5. Social development cannot be isolated from ongoing political, economic and cultural changes. Diversity and democratization, which have expanded since the end of the 1980s, have powerfully affected governance and civil society. The end of the Cold War and the disappearance of the East-West ideological divide have given rise to numerous economic and social expectations that have yet to materialize. Though economic restructuring in the transition economies has been set in motion, more sizeable economic gains have not matched advances in democracy and freedom. At the same time, the constraints and structures previously held in place by the ideological and military confrontation of the Cold War have fallen by the wayside, making the world much less predictable. As a result, some ethnic, national and religious animosities, which remained dormant for decades, have surfaced in different regions, particularly in nation-States that have disintegrated. In their most extreme manifestations, the pent-up frustrations and animosities have led to bloodshed and war.

6. Both new and old threats plague the international community. Major environmental problems put human well-being at risk. Terrorism continues as a major, insidious threat. Corruption, criminality, cross-border crime and the drug trade, supported by organized crime, present an ever-increasing danger. Escalation of violent conflicts, genocide and abuses of human rights affecting large groups of the population have become factors of renewed concern to the international community. Global issues have become more important to multilateral bodies, replacing old issues related to the ideological East-West confrontation. The post-Cold War era permitted, and even compelled, the United Nations to shift its focus to those issues.

7. One of the major factors affecting social policies is the globalization of the world economy. While not addressing this broad issue specifically, the report highlights some of its social facets. The premise of the report is that globalization widens the opportunities for economic growth, but the process of globalization has risks and costs, including social costs. Increased trade, investment and financial flows have made it more cumbersome for governments to achieve their policy objectives, sometimes narrowing the range of options available and increasing the cost of policy failures. In certain cases, globalization may have contributed to, or aggravated, existing social ills, such as unemployment, or led to increasing income inequality. It affects all countries, though certain nations, some developing countries in particular, have not yet benefited from the opportunities it provides, including poverty reduction. East Asia is a region that has gained the most to date from globalization. Across Latin America the situation is somewhat ambivalent, though signs of tentative progress have been visible. Sub-Saharan Africa, however, has remained largely on the sidelines.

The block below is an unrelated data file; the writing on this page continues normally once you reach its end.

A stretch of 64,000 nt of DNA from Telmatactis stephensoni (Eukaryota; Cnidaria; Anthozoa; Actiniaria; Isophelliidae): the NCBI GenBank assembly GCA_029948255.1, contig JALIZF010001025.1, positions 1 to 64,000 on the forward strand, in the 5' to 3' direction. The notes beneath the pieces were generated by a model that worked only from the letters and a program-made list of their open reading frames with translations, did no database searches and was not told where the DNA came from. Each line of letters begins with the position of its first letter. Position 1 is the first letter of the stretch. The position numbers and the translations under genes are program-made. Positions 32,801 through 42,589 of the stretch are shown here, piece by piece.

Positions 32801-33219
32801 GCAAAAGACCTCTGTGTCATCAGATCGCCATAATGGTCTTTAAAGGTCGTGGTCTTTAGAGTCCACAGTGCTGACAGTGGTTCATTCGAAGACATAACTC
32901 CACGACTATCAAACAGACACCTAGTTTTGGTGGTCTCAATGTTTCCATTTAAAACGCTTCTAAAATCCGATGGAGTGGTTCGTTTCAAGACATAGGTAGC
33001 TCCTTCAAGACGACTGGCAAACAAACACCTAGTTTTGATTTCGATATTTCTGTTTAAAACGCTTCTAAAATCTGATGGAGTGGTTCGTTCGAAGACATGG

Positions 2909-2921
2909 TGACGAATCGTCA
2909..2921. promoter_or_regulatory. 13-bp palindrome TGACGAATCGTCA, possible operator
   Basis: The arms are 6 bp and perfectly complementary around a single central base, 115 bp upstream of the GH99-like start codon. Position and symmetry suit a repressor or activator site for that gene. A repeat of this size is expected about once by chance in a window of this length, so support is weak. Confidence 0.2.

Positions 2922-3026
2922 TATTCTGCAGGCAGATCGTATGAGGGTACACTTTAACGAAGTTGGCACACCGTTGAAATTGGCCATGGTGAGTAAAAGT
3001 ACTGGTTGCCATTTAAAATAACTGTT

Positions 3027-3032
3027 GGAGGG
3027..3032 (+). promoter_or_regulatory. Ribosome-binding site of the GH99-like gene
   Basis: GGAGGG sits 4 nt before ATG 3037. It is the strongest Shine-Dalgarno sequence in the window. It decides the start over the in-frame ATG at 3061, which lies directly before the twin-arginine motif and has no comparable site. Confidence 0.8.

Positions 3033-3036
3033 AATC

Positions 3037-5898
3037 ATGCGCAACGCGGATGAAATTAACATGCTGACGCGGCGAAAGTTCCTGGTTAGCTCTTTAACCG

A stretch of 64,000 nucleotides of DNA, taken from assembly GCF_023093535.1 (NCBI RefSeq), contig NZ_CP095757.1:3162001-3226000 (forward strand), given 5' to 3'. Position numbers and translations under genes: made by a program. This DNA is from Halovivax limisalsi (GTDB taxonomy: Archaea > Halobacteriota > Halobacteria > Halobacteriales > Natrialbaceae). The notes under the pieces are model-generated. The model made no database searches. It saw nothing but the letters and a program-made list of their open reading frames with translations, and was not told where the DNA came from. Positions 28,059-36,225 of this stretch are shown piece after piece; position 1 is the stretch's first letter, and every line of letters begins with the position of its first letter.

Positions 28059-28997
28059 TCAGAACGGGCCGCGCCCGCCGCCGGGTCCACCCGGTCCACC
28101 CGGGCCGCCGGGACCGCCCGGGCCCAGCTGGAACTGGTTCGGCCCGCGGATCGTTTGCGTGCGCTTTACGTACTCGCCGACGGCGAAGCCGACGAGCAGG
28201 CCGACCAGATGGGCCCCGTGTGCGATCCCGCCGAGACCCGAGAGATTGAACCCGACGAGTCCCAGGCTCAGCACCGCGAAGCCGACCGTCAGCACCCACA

8. The benefits of globalization are spread unevenly within and among developing countries. Clear understanding of current globalization trends coupled with political will may help the international community to prevent the appearance of new divisions, including that of countries marginalized by the global marketplace. As economies and societies become increasingly interdependent due to the unceasing growth of international commerce, investment and finance, as well as growing communications and transport linkages, social problems become globally diffused. But transnational forces that propel global changes, in particular mobile investment and finance, are weakening the ability of national governments to influence economic and social outcomes, often putting fulfilment of even the national political commitments, not to mention the ability to influence global trends, beyond the reach of elected national representatives.

9. International cooperation based on a perceived convergence of views on major international issues has served as a powerful tool with which to confront emerging problems. Coordination of social policies at the international level may be as important for achieving positive outcomes as is local adaptation to the challenges of globalization. Autarky and isolation are not viable options, since integration into the world economy brings the potential for shared prosperity and opportunities. Societies that choose to stay on the sideline pay a huge price in terms of missed economic growth.